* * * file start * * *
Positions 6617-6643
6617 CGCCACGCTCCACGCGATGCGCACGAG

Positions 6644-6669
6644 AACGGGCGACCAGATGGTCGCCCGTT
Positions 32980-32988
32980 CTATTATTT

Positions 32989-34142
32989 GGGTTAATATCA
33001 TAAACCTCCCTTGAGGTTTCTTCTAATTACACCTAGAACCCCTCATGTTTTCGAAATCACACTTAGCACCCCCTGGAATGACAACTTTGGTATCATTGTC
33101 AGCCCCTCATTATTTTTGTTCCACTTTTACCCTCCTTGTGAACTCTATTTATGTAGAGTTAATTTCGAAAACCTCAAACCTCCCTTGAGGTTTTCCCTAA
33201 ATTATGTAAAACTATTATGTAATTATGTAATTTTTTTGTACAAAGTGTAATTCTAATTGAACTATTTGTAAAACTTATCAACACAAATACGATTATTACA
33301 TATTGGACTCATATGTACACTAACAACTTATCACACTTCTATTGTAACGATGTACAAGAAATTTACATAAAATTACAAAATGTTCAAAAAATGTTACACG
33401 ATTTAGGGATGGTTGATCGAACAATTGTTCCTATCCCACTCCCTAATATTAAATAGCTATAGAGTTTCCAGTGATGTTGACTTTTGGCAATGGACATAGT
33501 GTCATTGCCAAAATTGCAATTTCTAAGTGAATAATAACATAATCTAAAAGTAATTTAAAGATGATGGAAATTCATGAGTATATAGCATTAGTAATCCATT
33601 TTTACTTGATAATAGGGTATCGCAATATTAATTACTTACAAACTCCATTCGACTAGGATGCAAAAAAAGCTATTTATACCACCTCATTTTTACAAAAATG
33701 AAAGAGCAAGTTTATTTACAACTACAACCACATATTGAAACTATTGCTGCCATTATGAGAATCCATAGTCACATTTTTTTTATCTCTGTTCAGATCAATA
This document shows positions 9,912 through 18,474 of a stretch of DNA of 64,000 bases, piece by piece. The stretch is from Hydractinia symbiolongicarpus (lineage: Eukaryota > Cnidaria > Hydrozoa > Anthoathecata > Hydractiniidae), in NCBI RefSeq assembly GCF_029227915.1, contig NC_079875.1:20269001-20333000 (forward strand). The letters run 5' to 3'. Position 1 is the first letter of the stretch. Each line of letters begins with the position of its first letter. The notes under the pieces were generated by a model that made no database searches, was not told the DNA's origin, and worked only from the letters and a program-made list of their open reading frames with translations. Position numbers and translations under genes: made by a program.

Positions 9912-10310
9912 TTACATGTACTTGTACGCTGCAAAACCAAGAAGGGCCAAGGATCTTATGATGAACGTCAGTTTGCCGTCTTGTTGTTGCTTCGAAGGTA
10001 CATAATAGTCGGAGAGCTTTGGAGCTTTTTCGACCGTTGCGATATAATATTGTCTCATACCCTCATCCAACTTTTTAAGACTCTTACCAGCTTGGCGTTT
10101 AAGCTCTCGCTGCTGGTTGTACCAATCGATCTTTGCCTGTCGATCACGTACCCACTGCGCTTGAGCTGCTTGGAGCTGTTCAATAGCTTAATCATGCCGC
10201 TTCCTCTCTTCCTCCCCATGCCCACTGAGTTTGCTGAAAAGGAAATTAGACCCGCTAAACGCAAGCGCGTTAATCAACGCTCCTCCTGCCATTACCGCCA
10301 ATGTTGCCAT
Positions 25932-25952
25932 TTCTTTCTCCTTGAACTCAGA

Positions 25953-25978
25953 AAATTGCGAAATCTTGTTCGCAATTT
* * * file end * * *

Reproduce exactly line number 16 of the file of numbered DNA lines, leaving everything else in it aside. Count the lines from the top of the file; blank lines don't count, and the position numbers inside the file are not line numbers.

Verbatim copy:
33701 AAAGAGCAAGTTTATTTACAACTACAACCACATATTGAAACTATTGCTGCCATTATGAGAATCCATAGTCACATTTTTTTTATCTCTGTTCAGATCAATA